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Jose Padua: My Favorite Bartender in New York City

My favorite bartender in New York
wasn’t much for giving out free rounds
and if you drank all night and ended up
getting a single free drink thrown your
way you were having a pretty good night.
My favorite bartender in New York wasn’t
some hot young thing with a sexy foreign
accent but a woman in her 60s who’d say
“Nice to see youse guys” whenever I went
there with one or two of my friends and
“Nice to see youse” whenever I went there
alone. At the old Scorpio bar on Avenue A
you never saw anyone famous because
anyone who was a celebrity conveniently
seemed to go there only on the days
you didn’t so you could drink in peace
without distraction. If there was anything
on the jukebox more recent than Tony Bennett
singing “I Wanna Be Around to Pick Up
the Pieces” you knew better than to play it
more than once a night if you were a regular
and wanted to stay one. When the simple
neon sign in the plate-glass window was on
and the bar was open you knew the day wasn’t over
nor was your life no matter how fast it seemed
to be going in dangerous directions and whatever
needed to be said or heard could be said or heard
inside. I wish I could say that the day Sally
my favorite bartender in New York died
was when I quit drinking so much but it wasn’t.
That, like many other things, happened slowly
over years that were stretched and twisted into
lovely shapes like so much heavy bleeding,
and bred in different spaces more scattered
than all the beautiful mistakes and lucky errors
ever made by any man or woman and me on
the lower east side of Manhattan, New York, USA.


Copyright 2021 Jose Padua



8 comments on “Jose Padua: My Favorite Bartender in New York City

  1. Rosemary Roenfanz
    December 31, 2021

    I absolutely love this poem! For some reason it simply grabbed me and wouldn’t let go until I read the very last word which I didn’t want to arrive at because I simply hoped the words would keep going and the sentences keep running into each other until I had to breath but then it stopped and my joy ended.

    Please write more!!


  2. Barbara Huntington
    December 31, 2021

    I must have gone to bars with my first husband but before that it was all coffee houses. I vaguely remember bars in Mexico, hoping he would not drink to viciousness. Michael, I will send you a story snd poem privately about the only bar that I will never forget—Hussong Cantina in Ensenada, Mexico.

    Liked by 1 person

  3. melpacker
    December 31, 2021

    Excellent piece and fitting for New Years Eve. Thanks for posting it. My own remembrance of a favorite bartender was eons ago at a joint called something like Atwood Bar and Grill on (of course) Atwood St in the Oakland neighborhood of Pittsburgh. Oakland was then still what we would call a neighborhood, not yet taken over by landlords and predatory corporations busting up homes into bus station lockers for Pitt students. We, my then wife who was 5 months pregnant and I, had come back to Pgh from a CA sojourn to live at 430 Atwood St in a third-floor walkup. Just a few blocks away was this neighborhood bar, not yet discovered by students even though only one block from Forbes Ave, with a skinny handle-bar mustached bartender whose name has long ago escaped what little memory remains. But we went there a few times a week to hang out with some local residents who drank harder and longer than I did. My then wife’s pregnancy barred her from most alcohol, but her coming delivery was well anticipated by patrons with whom we had at least become friendly acquaintances. When the time finally came and she gave birth to a healthy boy, we wasted little time in taking him in a carrier to put him on display at the bar. We, and he, were welcomed with open arms and dollar bills that kept getting stuffed into his carrier as if he was a topless dancer with whom our friends and the bartender (who had announced our arrival) wished to become a favored customer. We had many more nights in the Atwood Bar but nothing matched that first night we brought a new child into a community of caring, gentle people.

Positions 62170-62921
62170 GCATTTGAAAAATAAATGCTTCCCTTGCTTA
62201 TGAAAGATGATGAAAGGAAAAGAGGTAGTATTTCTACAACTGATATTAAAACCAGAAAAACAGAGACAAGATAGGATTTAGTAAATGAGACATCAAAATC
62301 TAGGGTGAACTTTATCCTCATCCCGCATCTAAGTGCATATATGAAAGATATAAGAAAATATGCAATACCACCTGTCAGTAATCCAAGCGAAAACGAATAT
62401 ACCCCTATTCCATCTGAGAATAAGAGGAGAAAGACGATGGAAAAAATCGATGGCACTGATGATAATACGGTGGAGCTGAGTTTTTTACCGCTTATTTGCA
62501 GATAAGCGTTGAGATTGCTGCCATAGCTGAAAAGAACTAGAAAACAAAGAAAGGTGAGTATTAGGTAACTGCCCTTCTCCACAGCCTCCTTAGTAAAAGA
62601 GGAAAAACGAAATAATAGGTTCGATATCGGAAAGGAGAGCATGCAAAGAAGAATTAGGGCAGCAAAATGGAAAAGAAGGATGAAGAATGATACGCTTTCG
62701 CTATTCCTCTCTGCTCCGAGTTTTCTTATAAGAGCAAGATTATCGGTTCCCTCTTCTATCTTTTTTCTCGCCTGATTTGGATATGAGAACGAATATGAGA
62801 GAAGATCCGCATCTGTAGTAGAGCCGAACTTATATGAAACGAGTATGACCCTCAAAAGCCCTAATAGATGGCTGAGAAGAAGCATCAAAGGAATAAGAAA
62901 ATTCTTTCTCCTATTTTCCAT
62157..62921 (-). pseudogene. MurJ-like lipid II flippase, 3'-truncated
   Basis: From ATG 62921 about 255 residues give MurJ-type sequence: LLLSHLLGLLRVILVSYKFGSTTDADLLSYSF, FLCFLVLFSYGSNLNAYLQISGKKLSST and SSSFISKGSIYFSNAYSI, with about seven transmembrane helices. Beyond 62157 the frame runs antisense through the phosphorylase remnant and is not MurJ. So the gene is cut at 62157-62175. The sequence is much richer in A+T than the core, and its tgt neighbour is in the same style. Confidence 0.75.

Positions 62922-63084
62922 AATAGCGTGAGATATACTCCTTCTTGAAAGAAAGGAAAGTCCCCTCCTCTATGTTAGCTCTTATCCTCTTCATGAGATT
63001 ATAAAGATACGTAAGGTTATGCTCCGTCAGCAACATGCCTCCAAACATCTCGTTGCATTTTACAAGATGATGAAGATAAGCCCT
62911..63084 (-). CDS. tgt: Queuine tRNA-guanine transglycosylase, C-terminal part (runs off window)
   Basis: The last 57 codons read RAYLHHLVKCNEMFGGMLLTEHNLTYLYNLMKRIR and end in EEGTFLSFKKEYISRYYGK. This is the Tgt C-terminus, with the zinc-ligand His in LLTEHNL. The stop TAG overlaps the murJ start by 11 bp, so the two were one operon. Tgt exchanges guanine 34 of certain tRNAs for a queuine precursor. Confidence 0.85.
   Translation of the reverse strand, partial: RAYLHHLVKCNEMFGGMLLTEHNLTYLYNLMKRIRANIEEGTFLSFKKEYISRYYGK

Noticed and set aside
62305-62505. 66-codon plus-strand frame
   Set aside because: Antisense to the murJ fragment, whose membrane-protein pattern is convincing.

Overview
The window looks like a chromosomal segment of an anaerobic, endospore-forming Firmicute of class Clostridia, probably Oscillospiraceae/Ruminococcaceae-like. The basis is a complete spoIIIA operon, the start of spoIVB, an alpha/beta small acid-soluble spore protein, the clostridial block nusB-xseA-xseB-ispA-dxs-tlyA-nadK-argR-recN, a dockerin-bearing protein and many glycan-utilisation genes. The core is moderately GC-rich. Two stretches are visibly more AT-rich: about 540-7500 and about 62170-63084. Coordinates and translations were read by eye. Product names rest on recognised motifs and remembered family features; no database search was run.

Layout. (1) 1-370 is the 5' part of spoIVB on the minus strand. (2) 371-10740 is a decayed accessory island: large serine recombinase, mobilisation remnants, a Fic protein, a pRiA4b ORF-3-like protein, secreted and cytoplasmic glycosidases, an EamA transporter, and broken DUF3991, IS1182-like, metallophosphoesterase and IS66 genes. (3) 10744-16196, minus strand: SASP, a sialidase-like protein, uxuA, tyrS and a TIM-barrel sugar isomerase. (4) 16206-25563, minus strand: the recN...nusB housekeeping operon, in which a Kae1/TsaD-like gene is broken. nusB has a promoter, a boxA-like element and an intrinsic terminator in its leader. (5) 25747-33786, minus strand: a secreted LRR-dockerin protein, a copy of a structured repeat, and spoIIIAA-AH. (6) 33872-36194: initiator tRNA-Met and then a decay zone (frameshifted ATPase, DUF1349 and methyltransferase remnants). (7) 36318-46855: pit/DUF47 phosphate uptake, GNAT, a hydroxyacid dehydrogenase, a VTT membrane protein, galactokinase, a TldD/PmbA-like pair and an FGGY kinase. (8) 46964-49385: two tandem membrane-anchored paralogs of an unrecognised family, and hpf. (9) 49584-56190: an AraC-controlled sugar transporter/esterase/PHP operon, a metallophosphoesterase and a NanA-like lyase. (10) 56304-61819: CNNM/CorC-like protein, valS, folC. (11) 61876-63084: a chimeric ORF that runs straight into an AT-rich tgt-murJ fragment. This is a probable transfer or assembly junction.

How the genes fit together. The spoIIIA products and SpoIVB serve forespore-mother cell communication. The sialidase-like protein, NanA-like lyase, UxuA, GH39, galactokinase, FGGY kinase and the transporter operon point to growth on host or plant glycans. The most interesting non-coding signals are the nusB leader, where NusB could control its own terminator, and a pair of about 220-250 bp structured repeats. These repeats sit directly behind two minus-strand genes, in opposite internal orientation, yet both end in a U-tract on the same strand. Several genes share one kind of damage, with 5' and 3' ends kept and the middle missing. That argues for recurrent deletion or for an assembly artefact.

Liked by 1 person

  4. Sean Sexton
    December 31, 2021

    We went to a bar at 8:30 AM Christmas Eve Morning on our way to pick up a standing rib roast at the abattoir’s in downtown Vancouver, WA. My son in law born of the Northwest—where they have a whole different standard for alcohol consumption both with regard to time and occasion, insisted we stop in this place on the main street on our way and we started right in, dark Basil Hayden rye Old Fashioned’s she suggested when we told her we were whiskey drinkers. The girl, ivory skinned, pierced, with sleeve tattoos on her exposed creamy arms referred to herself as a “Mixologist” and to think of her otherwise was a “deal breaker.” I’ve never been inebriated in that hour, much less the day before Christmas and how gladly I became so. Somehow we made it home with the meat. I have a beautiful picture of her arms, in my phone I wish I could share here. They were leafy and evocative, grecian. Who knows what we remember and why—what we love of our moments in this world, and what, let loose.

    Liked by 1 person

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This entry was posted on December 31, 2021 by in Poetry and tagged , .

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